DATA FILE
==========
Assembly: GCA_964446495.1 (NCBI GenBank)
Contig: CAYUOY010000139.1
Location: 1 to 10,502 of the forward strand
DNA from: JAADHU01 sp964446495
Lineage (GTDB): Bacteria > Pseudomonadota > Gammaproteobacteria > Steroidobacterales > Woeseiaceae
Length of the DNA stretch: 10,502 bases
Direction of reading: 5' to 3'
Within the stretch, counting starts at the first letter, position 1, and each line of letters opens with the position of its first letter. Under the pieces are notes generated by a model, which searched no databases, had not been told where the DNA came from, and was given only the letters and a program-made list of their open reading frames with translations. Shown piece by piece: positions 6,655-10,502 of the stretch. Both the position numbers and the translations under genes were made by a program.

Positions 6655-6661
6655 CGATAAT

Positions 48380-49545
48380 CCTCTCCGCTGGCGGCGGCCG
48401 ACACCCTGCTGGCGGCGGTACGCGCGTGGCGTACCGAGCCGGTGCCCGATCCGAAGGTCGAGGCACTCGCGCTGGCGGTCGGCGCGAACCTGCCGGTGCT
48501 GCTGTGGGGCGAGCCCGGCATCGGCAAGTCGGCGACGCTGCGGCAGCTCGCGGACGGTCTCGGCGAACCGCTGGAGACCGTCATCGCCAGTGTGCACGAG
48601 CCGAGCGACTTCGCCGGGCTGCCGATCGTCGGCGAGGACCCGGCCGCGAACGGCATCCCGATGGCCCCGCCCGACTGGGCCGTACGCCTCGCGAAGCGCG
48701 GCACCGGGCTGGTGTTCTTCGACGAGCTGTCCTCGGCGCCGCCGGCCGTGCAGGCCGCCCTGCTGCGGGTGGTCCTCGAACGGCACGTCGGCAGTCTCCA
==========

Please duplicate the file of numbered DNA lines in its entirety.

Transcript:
Assembly: GCA_964446495.1 (NCBI GenBank)
Contig: CAYUOY010000139.1
Location: 1 to 10,502 of the forward strand
DNA from: JAADHU01 sp964446495
Lineage (GTDB): Bacteria > Pseudomonadota > Gammaproteobacteria > Steroidobacterales > Woeseiaceae
Length of the DNA stretch: 10,502 bases
Direction of reading: 5' to 3'
Within the stretch, counting starts at the first letter, position 1, and each line of letters opens with the position of its first letter. Under the pieces are notes generated by a model, which searched no databases, had not been told where the DNA came from, and was given only the letters and a program-made list of their open reading frames with translations. Shown piece by piece: positions 6,655-10,502 of the stretch. Both the position numbers and the translations under genes were made by a program.

Positions 6655-6661
6655 CGATAAT

Positions 48380-49545
48380 CCTCTCCGCTGGCGGCGGCCG
48401 ACACCCTGCTGGCGGCGGTACGCGCGTGGCGTACCGAGCCGGTGCCCGATCCGAAGGTCGAGGCACTCGCGCTGGCGGTCGGCGCGAACCTGCCGGTGCT
48501 GCTGTGGGGCGAGCCCGGCATCGGCAAGTCGGCGACGCTGCGGCAGCTCGCGGACGGTCTCGGCGAACCGCTGGAGACCGTCATCGCCAGTGTGCACGAG
48601 CCGAGCGACTTCGCCGGGCTGCCGATCGTCGGCGAGGACCCGGCCGCGAACGGCATCCCGATGGCCCCGCCCGACTGGGCCGTACGCCTCGCGAAGCGCG
48701 GCACCGGGCTGGTGTTCTTCGACGAGCTGTCCTCGGCGCCGCCGGCCGTGCAGGCCGCCCTGCTGCGGGTGGTCCTCGAACGGCACGTCGGCAGTCTCCA